As a kid, I was obsessed with scary stories. I bought books of real ghost stories from every town I vacationed at. I binged on R.L Stein’s Goosebumps and non-Goosebumps scary stories (yeah, those exist) alike. And my brother buying me the Scary Stories to Tell in the Dark trilogy is still the best gift I’ve ever gotten.
But as entertainingly scarring as those stories were, there was one spooky anthology that freaked me out above all others: The Walking Trees and Other Scary Stories.
I picked this book up in 6th grade, and for some reason, this little anthology that practically no one has heard of got to me the most (although to be fair, my fellow 6th graders of ’03 might’ve known about it had I not hogged it from the library). What made these stories next-level scary was that they were all original and set in the modern day, while also including a twisted element to them unlike other kids’ stories I’d read.
Four stories in particular scarred me for life and affect me to this day: “Rain Thing”, “Lockers”, “Howard’s Howling,” and, but of course, “The Walking Trees”, ranked in scariness from ? to ????.
Fair warning! If you’re not a scary story fan or are super sensitive to horror stories, these are creepy! I think they are anyways…read if you dare!
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??: This story left me afraid of staying home alone during rainstorms and afraid of the forest creek behind my house for years.
Ever since she and her family moved to a new house, young Dana has become become terrified of the rain, telling her parents that during storms, “the rain thing” comes out of the woods by the creek – a shadowy, shapeless thing looking for an opportunity to take her with it. Of course, her parents brush this off as an overactive imagination, because parents in scary stories are the worst.
One day while the sky is heavy with storm clouds, her mother gets bitten by a snake and her parents both have to drive to the hospital, leaving Dana behind before she can argue otherwise. As she waits alone in her house, she says to herself sadly, “who’s gonna stay with me on this dark, rainy night?” …a plea that’s met by a whispery, “I will…” from the woods, the voice getting closer and closer every time it speaks.
When her parents return, Dana has vanished. It’s said that anyone who goes to the creek and stares into it long enough can see a shadowy shape in the water with a face that looks just like Dana’s.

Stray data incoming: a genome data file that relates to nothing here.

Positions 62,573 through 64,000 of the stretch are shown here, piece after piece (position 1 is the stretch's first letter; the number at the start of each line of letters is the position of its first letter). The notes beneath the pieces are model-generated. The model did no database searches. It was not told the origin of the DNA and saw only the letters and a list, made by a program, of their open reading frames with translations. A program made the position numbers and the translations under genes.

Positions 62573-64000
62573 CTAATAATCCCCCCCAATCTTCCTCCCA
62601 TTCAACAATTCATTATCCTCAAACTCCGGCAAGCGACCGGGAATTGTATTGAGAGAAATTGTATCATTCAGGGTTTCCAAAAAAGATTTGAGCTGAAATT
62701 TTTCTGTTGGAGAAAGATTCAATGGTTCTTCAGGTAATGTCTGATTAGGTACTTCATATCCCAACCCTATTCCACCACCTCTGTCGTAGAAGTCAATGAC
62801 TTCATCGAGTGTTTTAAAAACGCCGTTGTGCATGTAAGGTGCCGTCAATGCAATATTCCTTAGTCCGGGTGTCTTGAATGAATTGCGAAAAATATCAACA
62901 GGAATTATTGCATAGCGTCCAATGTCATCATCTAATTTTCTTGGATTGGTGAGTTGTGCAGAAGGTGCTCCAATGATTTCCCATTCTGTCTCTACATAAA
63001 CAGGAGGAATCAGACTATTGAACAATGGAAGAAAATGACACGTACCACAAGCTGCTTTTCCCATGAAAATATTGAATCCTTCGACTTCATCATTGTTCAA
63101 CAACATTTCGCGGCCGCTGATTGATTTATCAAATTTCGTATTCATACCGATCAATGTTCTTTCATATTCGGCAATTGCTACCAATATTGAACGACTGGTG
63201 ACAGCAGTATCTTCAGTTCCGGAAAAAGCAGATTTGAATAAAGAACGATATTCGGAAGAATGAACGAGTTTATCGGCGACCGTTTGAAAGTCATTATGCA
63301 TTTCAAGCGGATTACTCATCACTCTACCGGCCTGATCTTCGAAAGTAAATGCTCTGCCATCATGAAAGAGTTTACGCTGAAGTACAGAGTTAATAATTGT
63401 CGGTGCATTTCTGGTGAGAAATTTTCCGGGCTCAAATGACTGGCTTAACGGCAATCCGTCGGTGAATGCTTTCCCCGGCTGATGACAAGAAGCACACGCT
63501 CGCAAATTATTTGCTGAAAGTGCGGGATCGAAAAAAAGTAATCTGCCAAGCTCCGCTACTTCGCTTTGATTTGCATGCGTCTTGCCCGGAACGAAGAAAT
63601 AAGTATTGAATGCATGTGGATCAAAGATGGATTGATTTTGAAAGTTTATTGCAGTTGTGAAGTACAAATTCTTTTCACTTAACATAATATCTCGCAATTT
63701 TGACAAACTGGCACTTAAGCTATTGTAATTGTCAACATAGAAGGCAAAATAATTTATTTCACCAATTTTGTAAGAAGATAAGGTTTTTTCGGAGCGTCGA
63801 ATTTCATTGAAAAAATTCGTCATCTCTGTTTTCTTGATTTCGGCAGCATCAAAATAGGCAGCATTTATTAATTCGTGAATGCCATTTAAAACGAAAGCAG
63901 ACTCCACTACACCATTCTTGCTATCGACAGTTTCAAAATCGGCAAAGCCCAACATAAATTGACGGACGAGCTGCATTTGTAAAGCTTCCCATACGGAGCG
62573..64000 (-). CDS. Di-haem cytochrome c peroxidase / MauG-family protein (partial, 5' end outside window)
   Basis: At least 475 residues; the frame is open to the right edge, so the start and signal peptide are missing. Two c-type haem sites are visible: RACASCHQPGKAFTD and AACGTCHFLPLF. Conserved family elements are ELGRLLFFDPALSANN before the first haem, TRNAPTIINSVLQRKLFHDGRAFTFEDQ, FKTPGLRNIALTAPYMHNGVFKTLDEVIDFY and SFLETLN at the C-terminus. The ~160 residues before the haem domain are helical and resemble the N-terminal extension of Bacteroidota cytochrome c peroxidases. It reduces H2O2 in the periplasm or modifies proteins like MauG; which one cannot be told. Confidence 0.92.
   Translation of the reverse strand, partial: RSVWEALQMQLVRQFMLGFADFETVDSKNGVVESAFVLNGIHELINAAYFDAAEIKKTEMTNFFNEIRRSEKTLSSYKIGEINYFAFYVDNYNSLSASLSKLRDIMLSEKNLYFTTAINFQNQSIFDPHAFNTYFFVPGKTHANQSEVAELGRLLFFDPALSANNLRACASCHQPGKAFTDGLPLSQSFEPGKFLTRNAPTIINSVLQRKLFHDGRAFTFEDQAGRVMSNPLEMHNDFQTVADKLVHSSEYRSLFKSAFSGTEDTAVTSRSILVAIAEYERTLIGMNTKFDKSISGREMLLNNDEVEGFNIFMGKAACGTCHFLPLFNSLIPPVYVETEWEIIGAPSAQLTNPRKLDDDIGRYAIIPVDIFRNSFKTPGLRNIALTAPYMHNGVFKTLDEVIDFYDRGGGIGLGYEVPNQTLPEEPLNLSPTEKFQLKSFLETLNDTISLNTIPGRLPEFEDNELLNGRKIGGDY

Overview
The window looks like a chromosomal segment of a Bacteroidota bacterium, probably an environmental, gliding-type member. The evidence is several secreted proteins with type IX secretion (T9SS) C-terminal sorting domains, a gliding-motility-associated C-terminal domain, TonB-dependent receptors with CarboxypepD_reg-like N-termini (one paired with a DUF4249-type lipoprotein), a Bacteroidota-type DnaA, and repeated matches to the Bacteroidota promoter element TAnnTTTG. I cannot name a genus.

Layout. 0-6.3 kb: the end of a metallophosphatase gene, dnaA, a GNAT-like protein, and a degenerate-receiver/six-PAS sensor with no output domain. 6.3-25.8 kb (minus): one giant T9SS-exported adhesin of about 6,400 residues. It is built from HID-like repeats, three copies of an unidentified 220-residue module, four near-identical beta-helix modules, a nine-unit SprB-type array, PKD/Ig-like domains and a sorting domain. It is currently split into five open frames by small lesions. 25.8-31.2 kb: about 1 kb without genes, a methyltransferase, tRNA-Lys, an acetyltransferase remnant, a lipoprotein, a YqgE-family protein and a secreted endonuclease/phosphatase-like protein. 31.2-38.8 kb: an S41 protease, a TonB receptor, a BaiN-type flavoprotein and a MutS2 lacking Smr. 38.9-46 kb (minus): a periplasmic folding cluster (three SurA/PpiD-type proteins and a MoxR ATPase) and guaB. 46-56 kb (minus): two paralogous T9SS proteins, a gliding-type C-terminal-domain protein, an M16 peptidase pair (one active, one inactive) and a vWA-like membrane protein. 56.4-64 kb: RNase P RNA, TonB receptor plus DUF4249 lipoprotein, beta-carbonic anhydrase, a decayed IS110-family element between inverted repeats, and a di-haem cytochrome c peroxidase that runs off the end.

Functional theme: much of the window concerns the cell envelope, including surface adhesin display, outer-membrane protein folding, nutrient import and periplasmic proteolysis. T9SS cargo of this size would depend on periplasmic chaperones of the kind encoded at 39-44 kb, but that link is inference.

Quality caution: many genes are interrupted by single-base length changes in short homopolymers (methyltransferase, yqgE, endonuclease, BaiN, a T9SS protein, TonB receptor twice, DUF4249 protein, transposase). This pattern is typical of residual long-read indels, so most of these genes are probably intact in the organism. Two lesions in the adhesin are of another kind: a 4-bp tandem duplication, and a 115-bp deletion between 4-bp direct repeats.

????: Maybe it’s because of that one Goosebumps book about the haunted school, but I always had a fear of being at school super late. But because of this story, I still don’t like to be in my gym’s locker room alone.
Carol is just starting at a new school, and she’s getting some weird vibes, noticing that everyone is always on time and nobody ever stays late. A few of her new friends explain that the school has been haunted ever since a student was murdered in the locker room where the murderer cut out her tongue. What’s way worse? The police never caught the murderer, and he’s thought to work at the school, causing something terrible to happen to a student every year. And what’s way way worse? Every year, the ghost of the girl whose tongue got cut out comes back to warn students when the murderer is back…by hitting her disembodied tongue on the lockers. Not unsettling at all.
So after being warned not to stay after school, Carol freakin’ stays after school and has to go to the locker room to get her coat. But while she’s in there, she hears it…a clanging on the lockers getting louder and louder, and footsteps getting closer. Carol runs home, sure she’ll be safe inside with her parents. But when she gets home, her parents aren’t there. There’s a scratching at the door…the murderer followed her from the school. She hides under her bed as the murderer breaks in, relieved when she hears not one, but two sets of footsteps in her room. It must be her parents, right? But when she slides out from under the bed, she comes face-to-face with the murderer and the ghost of the murdered student holding her tongue. By the time her parents get home, Carol’s alive…but like the ghost girl, will never speak again.